Suggestion: Cook up your own applesauce. Cut up pieces of apples with the skins. If you use Rome, Jonathans or other red apples, find the ones that are the most green in color. Adding sugar is optional but should be avoided if you have a yeast problem. Add about 1/2 inch of water to the bottom of the pan and a dash of cinnamon and ginger while cooking it. With red apples, you can make a most delicious red-colored applesauce. Do not overcook it. Chunky applesauce is just plain tasty. Serve it hot with slices of ripe bananas topped with a little coconut milk or Haagen Dazs ice cream. Now that is a treat and a healthy one at that!
Now that you know what to eat to detoxify your body and promote a healthy colon and how to eat, what else can you do to promote the kind of friendly flora that will lower the pH of the colon, produce B vitamins, digestive enzymes and factors that fight cancers, viruses and fungus? Answer: When the soil is right, plant the right seeds - the strains of intestinal flora that will go to work for you.
Besides a diet high in fiber and pectin, consider probiotic supplements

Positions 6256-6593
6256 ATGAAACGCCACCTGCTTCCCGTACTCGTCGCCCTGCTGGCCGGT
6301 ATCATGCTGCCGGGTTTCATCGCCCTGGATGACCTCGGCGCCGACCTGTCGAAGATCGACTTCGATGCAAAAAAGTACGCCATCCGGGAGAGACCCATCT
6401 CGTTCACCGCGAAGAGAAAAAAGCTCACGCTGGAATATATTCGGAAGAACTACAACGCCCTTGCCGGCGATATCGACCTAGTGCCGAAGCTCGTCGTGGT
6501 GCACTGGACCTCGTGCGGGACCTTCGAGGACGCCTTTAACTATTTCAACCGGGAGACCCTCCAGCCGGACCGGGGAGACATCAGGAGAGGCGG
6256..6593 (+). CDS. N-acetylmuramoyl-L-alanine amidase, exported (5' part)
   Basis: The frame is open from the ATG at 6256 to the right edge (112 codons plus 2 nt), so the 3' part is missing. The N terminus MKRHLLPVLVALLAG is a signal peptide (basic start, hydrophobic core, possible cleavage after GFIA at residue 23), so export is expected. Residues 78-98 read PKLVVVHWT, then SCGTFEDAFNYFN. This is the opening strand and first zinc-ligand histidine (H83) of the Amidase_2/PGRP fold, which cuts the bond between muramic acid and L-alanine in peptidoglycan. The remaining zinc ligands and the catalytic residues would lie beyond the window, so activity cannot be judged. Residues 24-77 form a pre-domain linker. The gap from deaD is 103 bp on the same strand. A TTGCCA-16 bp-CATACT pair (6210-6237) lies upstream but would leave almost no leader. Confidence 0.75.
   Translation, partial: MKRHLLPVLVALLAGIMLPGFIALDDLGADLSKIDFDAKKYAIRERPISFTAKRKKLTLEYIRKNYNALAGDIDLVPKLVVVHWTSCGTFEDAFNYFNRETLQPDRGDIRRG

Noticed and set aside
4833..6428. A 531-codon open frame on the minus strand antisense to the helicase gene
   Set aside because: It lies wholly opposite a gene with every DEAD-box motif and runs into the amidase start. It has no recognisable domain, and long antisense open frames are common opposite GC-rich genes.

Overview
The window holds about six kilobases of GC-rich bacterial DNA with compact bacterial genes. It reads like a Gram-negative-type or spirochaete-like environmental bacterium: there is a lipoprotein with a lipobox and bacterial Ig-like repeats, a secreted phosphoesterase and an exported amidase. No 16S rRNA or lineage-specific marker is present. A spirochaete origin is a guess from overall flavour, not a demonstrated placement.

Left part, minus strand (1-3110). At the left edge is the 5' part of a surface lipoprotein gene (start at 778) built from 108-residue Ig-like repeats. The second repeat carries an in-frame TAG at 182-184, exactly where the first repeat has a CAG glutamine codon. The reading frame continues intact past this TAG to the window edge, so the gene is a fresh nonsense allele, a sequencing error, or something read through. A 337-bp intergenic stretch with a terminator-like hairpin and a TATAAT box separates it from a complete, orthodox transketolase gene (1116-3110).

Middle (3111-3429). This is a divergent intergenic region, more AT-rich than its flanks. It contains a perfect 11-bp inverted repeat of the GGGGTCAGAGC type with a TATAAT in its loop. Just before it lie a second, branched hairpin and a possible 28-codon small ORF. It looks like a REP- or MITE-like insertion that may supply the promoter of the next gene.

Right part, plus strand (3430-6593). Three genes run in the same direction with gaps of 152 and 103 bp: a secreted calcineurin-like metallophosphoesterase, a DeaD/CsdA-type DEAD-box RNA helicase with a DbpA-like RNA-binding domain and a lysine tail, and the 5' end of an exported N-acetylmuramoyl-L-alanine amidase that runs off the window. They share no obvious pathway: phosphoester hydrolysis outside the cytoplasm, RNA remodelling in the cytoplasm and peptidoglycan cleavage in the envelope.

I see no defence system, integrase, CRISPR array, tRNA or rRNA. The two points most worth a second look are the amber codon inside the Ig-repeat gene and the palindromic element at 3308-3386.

With all the different kinds of probiotic formulations on the market that support intestinal flora, it is something of a challenge to pick the best ones. The key factors to look for in intestinal flora are if they support cell-mediated immunity by stimulating TH1 cytokines (IL-2, IL-12, IFN-gamma and IgA) and not predominantly TH2 (IL-6 and 10) and if they lower the pH of the colon to create a more acidic environment to inhibit viruses, fungus and gram negative bacteria. It is important to avoid supplements with S. Thermophilis that produces IL-6. Here is my assessment after talking to several readers who have tried different products.
Modified Citrus Pectin (MCP) is a dietary supplement derived from the peel and pulp of citrus fruit. MCP is mostly known for its positive effects on cellular health. Recently, however, clinical research on MCP has produced exciting results for its use as a gentle chelator (eliminator) of mercury and other heavy metals. Some of the expanding clinical applications for MCP include:
* Detoxification; reduction of heavy metal body burden